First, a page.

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Developing a Company Safety Goal

As part of our safety and health consultation services, while on-site, consultants complete a company “safety policy and procedures” evaluation as part of our safety review. One of the 58 questions we ask is, “What is your safety goal for this year?” The typical answer is, “our goal is no accidents this for this year.” I generally score that response as a 1 of 3, with 1 being the worst. It is not a very good goal because, just one accident would eliminate the facility from reaching its goal. Very few organization can go an entire year without an accident occurring. I suggest to the safety manager, that they review the accident trends looking for a behavior or conditions that show unhealthy trends. I then suggest using total compliance with written policies regarding that behavior as the yearly or current safety goal.

Two examples of a behavior based safety goal would be 100% safety glasses usage for all work groups or to promote good housekeeping within the facility, for all employees to remove tripping hazards in their respective work area.

I also suggest using the “SMART” format to help change employee behaviors. SMART stands for:
Specific /Measurable/Action Oriented /Realistic/Time Bound

After first selecting a behavior to change, next develop a measurement tool that easily tracks employee’s behavior regarding the goal. A check list on weekly inspections for housekeeping, or a weekly surprise inspection for compliance safety glasses usage in each work area.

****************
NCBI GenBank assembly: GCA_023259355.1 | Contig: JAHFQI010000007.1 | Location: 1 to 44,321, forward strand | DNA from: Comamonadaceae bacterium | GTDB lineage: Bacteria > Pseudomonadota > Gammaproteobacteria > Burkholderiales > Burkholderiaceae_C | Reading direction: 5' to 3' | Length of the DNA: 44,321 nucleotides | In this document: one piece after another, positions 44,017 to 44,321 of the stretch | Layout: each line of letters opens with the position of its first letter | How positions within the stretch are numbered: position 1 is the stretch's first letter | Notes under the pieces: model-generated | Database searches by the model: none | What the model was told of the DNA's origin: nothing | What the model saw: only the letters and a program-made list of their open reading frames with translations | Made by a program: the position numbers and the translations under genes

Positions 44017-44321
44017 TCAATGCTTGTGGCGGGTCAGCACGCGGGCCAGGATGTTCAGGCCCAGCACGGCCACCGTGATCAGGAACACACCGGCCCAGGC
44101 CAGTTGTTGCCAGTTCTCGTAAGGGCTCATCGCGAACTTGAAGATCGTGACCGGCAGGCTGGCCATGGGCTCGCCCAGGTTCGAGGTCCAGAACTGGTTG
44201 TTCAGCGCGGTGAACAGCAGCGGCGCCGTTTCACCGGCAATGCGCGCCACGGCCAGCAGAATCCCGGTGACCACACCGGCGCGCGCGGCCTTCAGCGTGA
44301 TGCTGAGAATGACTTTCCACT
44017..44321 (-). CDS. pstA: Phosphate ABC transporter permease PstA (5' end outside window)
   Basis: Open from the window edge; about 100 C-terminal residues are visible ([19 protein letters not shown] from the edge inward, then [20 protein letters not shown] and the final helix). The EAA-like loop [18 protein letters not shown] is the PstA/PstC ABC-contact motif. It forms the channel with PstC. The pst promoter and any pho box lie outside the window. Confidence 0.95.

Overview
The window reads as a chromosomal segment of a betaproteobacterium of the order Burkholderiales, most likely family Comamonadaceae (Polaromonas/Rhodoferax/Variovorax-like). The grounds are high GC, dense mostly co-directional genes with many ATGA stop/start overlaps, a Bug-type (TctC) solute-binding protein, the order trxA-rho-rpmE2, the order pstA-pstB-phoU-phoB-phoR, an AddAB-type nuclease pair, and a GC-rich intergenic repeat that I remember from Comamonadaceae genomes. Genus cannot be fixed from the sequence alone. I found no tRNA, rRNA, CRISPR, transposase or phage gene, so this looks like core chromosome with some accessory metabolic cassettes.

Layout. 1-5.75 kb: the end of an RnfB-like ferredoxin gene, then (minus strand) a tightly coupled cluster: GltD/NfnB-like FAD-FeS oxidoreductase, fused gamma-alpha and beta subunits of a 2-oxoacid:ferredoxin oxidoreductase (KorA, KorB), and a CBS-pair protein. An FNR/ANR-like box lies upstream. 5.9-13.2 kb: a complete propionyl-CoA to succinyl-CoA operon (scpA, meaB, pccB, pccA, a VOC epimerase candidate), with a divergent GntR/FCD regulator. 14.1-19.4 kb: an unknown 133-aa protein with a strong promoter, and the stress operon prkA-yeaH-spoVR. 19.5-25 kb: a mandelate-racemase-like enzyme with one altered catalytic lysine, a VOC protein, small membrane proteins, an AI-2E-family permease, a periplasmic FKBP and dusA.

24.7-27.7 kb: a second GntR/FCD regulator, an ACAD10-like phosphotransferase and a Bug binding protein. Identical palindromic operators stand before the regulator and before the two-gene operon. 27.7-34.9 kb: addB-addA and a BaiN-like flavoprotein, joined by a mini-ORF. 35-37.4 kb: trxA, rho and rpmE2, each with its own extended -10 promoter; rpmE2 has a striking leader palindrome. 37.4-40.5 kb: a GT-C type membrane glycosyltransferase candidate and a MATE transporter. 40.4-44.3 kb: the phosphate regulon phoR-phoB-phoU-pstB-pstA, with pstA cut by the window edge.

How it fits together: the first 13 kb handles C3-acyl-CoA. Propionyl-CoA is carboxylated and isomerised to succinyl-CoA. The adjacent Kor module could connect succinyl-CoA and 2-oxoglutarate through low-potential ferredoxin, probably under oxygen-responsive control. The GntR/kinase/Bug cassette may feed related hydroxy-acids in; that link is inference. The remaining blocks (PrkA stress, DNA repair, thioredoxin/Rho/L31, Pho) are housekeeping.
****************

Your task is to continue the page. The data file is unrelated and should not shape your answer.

Following that, select a simple reporting metric to indicate the results: letter grade or percent of compliance and break it down by work group or specific work area. Bar graphs and charts are useful in production meetings, but for this to work, employees should be able to easily see their “score” and how it relates to other employees or work groups in the organization.

Post the results of the inspection in a central location for the total work force to review. This lets everybody know who is following safety procedures and who is not. No supervisor wants his group to have an “F” or a low compliance rate regarding a company-wide goal. Friendly competition between work groups is never a bad thing.

The shorter the time period between the scoring the better. Typically, one week between evaluations gives employee timely feedback. Also, this could be an opportunity to celebrate a team victory with a nice Friday celebration. By celebration, I mean have some type of small reward for work groups that meet the goal. When I used this method for a housekeeping safety goal, and the group receiving an “A+,” they received a small breakfast sandwich from management.

In conclusion, a safety goal whether it be yearly or otherwise, should be a SMART goal that modifies an employee’s behavior as it relates to a safety issue. Pick a measurable safety goal that addresses a concern, measure the activity and post the results frequently. Remember to praise (celebrate) those who achieve the goal. This activity will not only demonstrate management’s commitment to safety, but also document that written safety rules are being enforced.